At the crossroads of Europe and Asia
The Republic of Armenia is a mountainous country bordered by western Asia, between the Black and the Caspian seas. It borders with Iran to the south-east, Azerbaijan to the east, Turkey to the south-west and west, and Georgia to the north. Around three million people live in Armenia, with the capital city of Yerevan being home to about one million inhabitants.
Armenia became an officially recognised independent nation in 1991. The years that followed independence from the Soviet Union were difficult: Armenia faced economic instability and took part in violent confrontations between the Karabakh Armenians and Azerbaijan. A ceasefire was reached in 1994 but by that time around 30,000 people had been killed and one million displaced.
A society with a sharp rural-urban divide
Armenia’s complex diplomatic relations with its neighbours Turkey and Azerbaijan had a negative impact on the country’s economic development, and therefore on the lives of ordinary Armenians. Reports from international organisations state that 35 per cent of the population lives in poverty. The unemployment rate stands at 17 per cent.
Prior to 1991 Armenia’s economy was primarily industry-based. After independence, the agricultural share of the economy increased. The service industry has also become increasingly important: around 17 per cent of the population works in this sector.
People in rural areas are disadvantaged due to poor infrastructure and the lack of employment opportunities. Improved water and sanitation is not always available in rural areas and the quality of health care remains poor. Children living in rural areas are more likely to die under the age of five, than those in urban areas. As a result of migration to urban areas or abroad, some areas are facing depopulation.
The population of Armenia declined after 1990 due to the emigration of people in search of a higher standard of living. Cash remittances sent back home from Armenians working abroad have always been an important part of Armenia’s gross domestic product.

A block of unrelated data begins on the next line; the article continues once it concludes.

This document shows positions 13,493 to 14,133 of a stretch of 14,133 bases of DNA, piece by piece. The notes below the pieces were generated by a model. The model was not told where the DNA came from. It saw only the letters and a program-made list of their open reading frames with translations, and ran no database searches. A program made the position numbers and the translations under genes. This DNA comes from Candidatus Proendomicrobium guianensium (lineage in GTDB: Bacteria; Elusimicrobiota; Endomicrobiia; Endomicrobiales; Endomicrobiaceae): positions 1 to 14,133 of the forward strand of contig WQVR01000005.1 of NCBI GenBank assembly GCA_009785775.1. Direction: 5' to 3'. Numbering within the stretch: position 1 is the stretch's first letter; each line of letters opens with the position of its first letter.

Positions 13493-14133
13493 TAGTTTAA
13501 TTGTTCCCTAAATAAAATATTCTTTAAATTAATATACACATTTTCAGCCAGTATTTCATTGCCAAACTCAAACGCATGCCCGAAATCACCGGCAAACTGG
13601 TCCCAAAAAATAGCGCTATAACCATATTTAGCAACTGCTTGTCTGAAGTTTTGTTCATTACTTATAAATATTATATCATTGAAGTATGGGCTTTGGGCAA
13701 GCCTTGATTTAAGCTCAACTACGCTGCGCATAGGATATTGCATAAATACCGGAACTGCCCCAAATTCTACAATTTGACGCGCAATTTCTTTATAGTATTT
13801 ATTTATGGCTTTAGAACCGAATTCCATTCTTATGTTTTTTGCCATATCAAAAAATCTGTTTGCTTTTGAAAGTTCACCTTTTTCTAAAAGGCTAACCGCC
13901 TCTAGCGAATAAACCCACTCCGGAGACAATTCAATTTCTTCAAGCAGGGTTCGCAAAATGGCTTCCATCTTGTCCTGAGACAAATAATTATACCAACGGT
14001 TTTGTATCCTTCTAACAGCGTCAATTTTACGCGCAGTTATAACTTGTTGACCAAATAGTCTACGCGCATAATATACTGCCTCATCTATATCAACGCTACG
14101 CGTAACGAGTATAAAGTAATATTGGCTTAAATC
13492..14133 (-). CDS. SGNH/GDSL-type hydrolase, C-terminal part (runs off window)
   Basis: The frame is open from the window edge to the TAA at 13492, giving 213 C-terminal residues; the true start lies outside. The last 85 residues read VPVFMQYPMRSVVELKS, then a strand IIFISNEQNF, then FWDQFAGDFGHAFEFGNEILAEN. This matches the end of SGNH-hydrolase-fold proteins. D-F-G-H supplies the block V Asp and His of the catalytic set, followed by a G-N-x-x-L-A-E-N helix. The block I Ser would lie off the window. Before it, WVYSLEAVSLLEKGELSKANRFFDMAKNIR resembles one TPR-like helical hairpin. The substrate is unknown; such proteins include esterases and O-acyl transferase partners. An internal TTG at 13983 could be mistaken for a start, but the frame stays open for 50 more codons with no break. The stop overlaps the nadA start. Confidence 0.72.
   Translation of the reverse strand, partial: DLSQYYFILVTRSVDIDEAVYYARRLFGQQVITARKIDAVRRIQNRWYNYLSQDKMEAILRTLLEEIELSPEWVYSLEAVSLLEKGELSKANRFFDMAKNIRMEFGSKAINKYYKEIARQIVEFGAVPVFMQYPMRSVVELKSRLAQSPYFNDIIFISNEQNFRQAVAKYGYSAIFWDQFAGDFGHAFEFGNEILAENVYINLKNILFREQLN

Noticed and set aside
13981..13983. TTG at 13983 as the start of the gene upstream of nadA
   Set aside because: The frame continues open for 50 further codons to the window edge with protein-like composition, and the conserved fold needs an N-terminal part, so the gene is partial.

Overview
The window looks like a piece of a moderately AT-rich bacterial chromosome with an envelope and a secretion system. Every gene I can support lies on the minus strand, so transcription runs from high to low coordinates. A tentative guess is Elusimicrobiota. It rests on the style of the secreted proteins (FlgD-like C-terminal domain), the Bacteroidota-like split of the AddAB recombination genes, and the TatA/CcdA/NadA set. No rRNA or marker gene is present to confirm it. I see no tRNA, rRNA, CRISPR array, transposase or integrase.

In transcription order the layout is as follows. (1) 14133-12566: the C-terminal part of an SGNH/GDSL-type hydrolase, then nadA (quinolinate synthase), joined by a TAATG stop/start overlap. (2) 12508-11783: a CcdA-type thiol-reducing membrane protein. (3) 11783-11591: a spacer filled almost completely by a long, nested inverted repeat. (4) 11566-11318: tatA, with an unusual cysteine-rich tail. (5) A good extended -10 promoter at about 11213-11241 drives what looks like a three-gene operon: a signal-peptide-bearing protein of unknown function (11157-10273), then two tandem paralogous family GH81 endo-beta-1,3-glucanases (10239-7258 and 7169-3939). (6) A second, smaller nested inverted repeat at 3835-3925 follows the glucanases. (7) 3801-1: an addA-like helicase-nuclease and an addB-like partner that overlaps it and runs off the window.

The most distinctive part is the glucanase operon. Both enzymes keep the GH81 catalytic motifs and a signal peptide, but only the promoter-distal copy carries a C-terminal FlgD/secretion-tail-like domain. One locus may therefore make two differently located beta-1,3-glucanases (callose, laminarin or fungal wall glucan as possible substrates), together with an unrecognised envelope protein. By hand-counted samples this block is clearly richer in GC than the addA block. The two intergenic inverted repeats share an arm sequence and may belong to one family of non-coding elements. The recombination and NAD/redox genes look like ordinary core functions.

A need to invest in children's future
Family life has changed due to the recent social, economic and political changes. Many parents, especially fathers, have emigrated in search of employment: the typical Armenian migrant worker is a married man between the ages of 41 and 50. The women who stay behind find it harder to find employment and earn less than their male counterparts. This, in turn affects the lives of the children in their care. An estimated four per cent of children under the age of 14 go out to work in order to make extra money.
Although the situation has improved in recent years, health and education services continue to be under-funded. The government has made the improvement of education a priority. Regarding health: some mothers and children, particularly in rural areas, have difficulties accessing high quality health care.
In spite of recent initiatives, families are often not given the support they need to be able to stay together. As a result, the majority of children who are taken into care are the so-called “social orphans” who have one or two parents still alive. They are mostly taken into institutions due to poverty, or issues related to it. Many continue to be placed in orphanages, some of which have existed since the Soviet era. Children growing up in these settings are often stigmatized and their future development is therefore limited. Alternative care settings are particularly limited for disabled children.
SOS Children's Villages in Armenia
The first SOS Children's Village was opened in Kotayk in 1990. In 1995, the SOS Kindergarten opened its doors and local children could be cared for by qualified staff. In 2006, SOS Children’s Villages started running family-strengthening programmes. These programmes work directly with families, communities, local authorities and other service providers to empower families to effectively care for their children. Thus, SOS Children's Villages ensures that children can grow up within their own families. Children whose parents cannot take care of them will find a loving home in one of the SOS families.
In 2014, we started an emergency programme to support the Syrian-Armenian refugees arriving in Yerevan. We assisted 300 children from 150 families with housing and health, educational and economic support.